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Ripples in galaxy help astronomers locate dark-matter satellites of Milky Way

A new techinique pioneered by a former UC Berkeley postdoctoral fellow uses ripples in the distribution of hydrogen gas to uncover the presence of invisible satellite galaxies which may be buzzing around or through the Milky Way.

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Science magazine names CRISPR ‘Breakthrough of the Year’

In its year-end issue, the journal Science chose the CRISPR genome-editing technology invented at UC Berkeley as 2015’s Breakthrough of the Year.  CRISPR was used to edit the muscle cells pictured below.

Berkeley Lab Scientists Participate in Mile-deep Dark Matter Experiment in Former South Dakota Gold Mine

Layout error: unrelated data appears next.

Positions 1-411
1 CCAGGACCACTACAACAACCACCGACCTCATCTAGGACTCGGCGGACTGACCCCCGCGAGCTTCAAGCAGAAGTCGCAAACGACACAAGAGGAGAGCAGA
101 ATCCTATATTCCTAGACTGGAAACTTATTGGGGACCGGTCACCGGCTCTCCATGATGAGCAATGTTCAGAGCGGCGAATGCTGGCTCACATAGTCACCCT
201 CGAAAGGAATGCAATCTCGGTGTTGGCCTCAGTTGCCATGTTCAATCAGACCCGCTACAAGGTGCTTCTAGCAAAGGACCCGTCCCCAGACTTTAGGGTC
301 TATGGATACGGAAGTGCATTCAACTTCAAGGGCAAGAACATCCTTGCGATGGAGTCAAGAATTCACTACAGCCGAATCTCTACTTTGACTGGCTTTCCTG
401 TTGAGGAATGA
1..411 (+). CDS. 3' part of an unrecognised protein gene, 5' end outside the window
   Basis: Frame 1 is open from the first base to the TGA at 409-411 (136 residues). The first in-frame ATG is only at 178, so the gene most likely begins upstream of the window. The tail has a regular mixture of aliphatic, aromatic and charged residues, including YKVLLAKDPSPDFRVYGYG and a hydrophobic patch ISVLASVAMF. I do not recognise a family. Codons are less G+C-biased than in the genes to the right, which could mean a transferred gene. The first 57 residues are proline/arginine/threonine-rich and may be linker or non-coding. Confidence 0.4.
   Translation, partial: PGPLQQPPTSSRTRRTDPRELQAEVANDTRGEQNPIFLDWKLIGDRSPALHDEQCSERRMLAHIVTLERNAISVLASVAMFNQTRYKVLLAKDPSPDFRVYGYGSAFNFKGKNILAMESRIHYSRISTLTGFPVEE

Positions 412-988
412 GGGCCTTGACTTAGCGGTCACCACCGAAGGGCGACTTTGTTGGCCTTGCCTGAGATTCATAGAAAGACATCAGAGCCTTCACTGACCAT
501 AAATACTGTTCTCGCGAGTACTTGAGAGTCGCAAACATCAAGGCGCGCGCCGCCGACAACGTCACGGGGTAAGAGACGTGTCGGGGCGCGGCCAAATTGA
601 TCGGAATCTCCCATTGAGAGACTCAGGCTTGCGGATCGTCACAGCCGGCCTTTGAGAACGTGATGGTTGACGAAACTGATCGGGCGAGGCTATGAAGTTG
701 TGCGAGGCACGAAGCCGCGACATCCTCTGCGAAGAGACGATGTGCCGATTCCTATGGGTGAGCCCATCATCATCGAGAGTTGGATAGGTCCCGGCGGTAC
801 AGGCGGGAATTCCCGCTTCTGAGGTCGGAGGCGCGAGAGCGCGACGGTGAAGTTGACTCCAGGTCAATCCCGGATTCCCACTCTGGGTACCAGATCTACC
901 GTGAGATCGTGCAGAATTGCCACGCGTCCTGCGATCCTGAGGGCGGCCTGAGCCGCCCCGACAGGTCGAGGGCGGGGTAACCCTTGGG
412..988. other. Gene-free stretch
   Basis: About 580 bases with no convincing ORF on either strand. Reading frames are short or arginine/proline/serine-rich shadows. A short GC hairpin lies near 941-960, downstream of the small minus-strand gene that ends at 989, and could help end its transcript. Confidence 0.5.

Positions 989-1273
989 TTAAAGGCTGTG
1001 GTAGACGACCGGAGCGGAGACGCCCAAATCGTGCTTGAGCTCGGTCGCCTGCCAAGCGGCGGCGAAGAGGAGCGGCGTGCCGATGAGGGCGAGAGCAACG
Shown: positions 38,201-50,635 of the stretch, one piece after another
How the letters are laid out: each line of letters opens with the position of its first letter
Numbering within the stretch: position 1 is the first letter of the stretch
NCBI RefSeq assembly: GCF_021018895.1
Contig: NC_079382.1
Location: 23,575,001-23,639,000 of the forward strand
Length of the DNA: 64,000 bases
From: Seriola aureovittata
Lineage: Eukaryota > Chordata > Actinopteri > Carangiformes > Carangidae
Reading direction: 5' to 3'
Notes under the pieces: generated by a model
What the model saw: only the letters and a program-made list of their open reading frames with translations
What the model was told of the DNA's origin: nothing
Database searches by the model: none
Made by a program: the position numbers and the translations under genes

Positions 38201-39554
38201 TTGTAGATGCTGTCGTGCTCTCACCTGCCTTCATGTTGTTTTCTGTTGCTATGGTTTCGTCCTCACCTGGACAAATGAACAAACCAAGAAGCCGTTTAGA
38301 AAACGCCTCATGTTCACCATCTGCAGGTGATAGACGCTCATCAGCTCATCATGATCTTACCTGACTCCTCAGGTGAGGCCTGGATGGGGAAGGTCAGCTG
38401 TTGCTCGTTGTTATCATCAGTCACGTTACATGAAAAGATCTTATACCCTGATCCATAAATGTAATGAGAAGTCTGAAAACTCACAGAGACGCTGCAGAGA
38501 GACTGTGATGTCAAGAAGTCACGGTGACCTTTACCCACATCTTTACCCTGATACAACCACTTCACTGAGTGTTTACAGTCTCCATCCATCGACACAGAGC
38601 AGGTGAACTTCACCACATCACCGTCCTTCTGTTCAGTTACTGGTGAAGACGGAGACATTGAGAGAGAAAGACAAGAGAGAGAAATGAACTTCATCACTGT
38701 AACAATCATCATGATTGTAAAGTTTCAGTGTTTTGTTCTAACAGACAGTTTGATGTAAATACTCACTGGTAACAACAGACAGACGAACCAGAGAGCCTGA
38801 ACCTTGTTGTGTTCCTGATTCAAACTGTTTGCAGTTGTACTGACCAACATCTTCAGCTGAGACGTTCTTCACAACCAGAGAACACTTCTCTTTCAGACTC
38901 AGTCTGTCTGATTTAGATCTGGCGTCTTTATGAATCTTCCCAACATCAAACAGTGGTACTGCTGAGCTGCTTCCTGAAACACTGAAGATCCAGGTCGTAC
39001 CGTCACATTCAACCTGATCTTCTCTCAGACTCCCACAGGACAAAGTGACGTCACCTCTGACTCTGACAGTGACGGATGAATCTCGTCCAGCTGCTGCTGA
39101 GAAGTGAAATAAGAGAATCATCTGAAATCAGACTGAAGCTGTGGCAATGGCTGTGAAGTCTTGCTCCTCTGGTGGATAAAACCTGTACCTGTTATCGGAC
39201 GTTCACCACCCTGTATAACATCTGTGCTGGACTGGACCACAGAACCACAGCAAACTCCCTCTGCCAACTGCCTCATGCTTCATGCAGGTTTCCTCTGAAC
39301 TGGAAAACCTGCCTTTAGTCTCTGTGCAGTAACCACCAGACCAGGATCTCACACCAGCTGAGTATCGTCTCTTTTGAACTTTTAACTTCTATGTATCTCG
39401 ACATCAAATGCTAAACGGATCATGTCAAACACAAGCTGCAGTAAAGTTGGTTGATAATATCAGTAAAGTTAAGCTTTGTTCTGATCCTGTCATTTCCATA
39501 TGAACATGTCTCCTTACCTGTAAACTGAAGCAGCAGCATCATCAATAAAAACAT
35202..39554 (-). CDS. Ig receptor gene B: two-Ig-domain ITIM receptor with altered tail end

The Large Underground Xenon (LUX) dark matter experiment has already proven itself to be the most sensitive detector in the hunt for dark matter. Now with a new set of calibration techniques coupled with advanced computer simulations at the U.S. Department of Energy’s Lawrence Berkeley National Laboratory’s (Berkeley Lab) National Energy Research Scientific Computing Center (NERSC) and Brown University’s Center for Computation and Visualization (CCV) the detector’s sensitivity has dramatically improved again.

World’s most sensitive dark matter detector gets even better

The world’s most sensitive experimental search for dark matter has gotten 20 times more sensitive thanks to new techniques pioneered by the Department of Physics.

Simulation demonstrates the link between turbulence in a collapsing star, hypernovae and gamma-ray bursts

The UC Berkeley Astronomy department is using a supercomputer simulation (of a mere 10 milliseconds in the collapse of a massive star into a neutron star) to prove that these catastrophic events, often called hypernovae, can generate the enormous magnetic fields needed to explode the star and fire off bursts of gamma rays visible halfway across the universe.
Hypernovae image

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